Sweden hopes to strike a compromise with Turkey to seal its NATO membership bid, but fears are mounting in the Scandinavian country that the government may sacrifice too much to get what it wants.
“If you want to sell everything for NATO membership, then go ahead but I think it’s awful”, blasted Amineh Kakabaveh, a Swedish lawmaker of Iranian Kurdish origin.
“It’s awful that everything depends on NATO membership, rushing it through and undermining democracy,” she told AFP in an interview.
A former Left Party member sitting in parliament as an independent since 2019, she played a pivotal role in the election of Prime Minister Magdalena Andersson in November 2021, providing the decisive vote in parliament.
Like Kakabaveh, other prominent Swedes have in recent weeks urged the government not to cave in to Turkey’s demands.
“Let’s not fall into Erdogan’s trap”, argued an op-ed signed by 17 cultural and literary figures in Swedish daily Dagens Nyheter this week, referring to Turkish President Recep Tayyip Erdogan.
Any NATO membership deal must be unanimously approved by all 30 members of the alliance.
But Turkey has refused to agree to the opening of negotiations with Stockholm.
Among other things Ankara accuses it of providing a safe haven for the outlawed Kurdistan Workers’ Party (PKK), listed as a “terrorist” group by Turkey and its Western allies.
Turkey on Monday published a list of five demands for Sweden, including the extradition of people Ankara considers “terrorists” for having links to the PKK and its allies in Syria, the People’s Protection Units (YPG).
‘Widespread support for Kurdish cause’
According to Turkish media, other people on the list include journalists whom Ankara accuses of having ties to Fethullah Gulen, the US-based preacher wanted over a failed 2016 coup in Turkey.
Two of them, Abdullah Bozkurt and Levent Kenez, said that finding themselves caught in a power struggle between Ankara and Stockholm “didn’t come as a surprise”.
“We were actually joking a month before Sweden decided to apply for membership in NATO. We said ‘If they do, our names are perhaps going to come up on the bargaining table’. And that is exactly what happened,” Bozkurt told AFP.
The pair, who started the news site Nordic Monitor, are convinced their lives would be in danger if they were extradited to Turkey.
They said they were confident the Swedish judiciary would not bow to pressure and would continue to reject Ankara’s demands for their extradition.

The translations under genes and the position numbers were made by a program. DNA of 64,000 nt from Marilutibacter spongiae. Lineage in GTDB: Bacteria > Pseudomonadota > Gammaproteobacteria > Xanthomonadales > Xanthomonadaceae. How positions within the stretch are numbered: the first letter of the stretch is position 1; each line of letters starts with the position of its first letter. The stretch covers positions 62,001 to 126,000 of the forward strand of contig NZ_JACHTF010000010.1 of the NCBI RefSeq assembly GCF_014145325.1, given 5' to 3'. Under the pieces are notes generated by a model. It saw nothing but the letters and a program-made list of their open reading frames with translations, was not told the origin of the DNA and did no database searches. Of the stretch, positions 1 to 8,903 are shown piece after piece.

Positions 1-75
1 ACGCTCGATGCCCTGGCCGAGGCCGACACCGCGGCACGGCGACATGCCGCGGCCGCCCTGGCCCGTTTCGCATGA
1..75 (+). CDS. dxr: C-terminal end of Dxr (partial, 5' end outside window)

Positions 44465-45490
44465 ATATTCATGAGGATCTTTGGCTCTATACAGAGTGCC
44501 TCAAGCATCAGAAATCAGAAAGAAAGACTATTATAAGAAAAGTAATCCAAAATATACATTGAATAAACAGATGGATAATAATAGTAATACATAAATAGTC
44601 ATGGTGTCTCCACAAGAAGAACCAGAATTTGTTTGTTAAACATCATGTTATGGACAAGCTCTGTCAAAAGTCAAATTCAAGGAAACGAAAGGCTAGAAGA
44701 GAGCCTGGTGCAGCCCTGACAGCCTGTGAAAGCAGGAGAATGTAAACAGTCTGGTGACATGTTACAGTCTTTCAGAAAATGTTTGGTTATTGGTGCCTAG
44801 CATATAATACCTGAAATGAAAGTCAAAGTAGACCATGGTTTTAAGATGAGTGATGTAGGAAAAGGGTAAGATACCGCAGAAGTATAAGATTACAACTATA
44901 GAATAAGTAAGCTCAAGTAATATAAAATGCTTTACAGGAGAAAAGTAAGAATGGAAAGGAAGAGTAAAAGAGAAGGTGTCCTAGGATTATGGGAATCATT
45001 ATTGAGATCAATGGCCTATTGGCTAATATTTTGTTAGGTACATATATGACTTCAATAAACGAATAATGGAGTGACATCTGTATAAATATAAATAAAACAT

But they did express concern about their safety in Sweden.
Bozkurt was attacked by three masked men in 2020. A police investigation is still ongoing.
Kenez said “the biggest risk” was that pro-government media outlets publish their pictures “and that endangers our security here.”
Sweden and Turkey began diplomatic talks in Ankara on Wednesday.
The two countries have had thorny ties for years, with the Kurdish question one of their main bones of contention.
While Sweden was one of the first countries to recognise the PKK as a terrorist organisation in the 1980s, there is “political and widespread popular support for ‘the Kurdish cause’, including parliamentarians on both sides of the aisle”, said Paul Levin, head of the Institute for Turkey Studies at Stockholm University.
Moment of truth
The Scandinavian country has welcomed around 100,000 Kurds from Turkey, Iran and Iraq since the 1970s.
“A lot of Kurds see Sweden as a second home,” said Linnaeus University researcher Barzoo Eliassi, an expert on the diaspora.
Sweden has been governed by the Social Democrats for the better part of the post-war period and has been strongly influenced by the party’s fight for international solidarity.
It has historically provided a safe haven for dissidents and those fleeing oppression, in addition to championing issues like human rights and feminism.
Now, it finds itself faced with ‘realpolitik’.
Eliassi said the negotiations with Turkey will show “Sweden’s real face” and will reveal “what is negotiable and what is non-negotiable”.
One of the sticking points is sure to be the YPG in Syria.
Ankara views the YPG, which fought against the Islamic State group in Syria with Western support, as the PKK’s Syria offshoot.
Having applied to NATO to protect itself from Russian aggression, Sweden now has to contend with another strong power — just four months ahead of a general election.
“If they give in even before joining NATO, I think it will be counterproductive and it will undermine the very reason that they wanted to join the alliance in the first place”, said Bozkurt.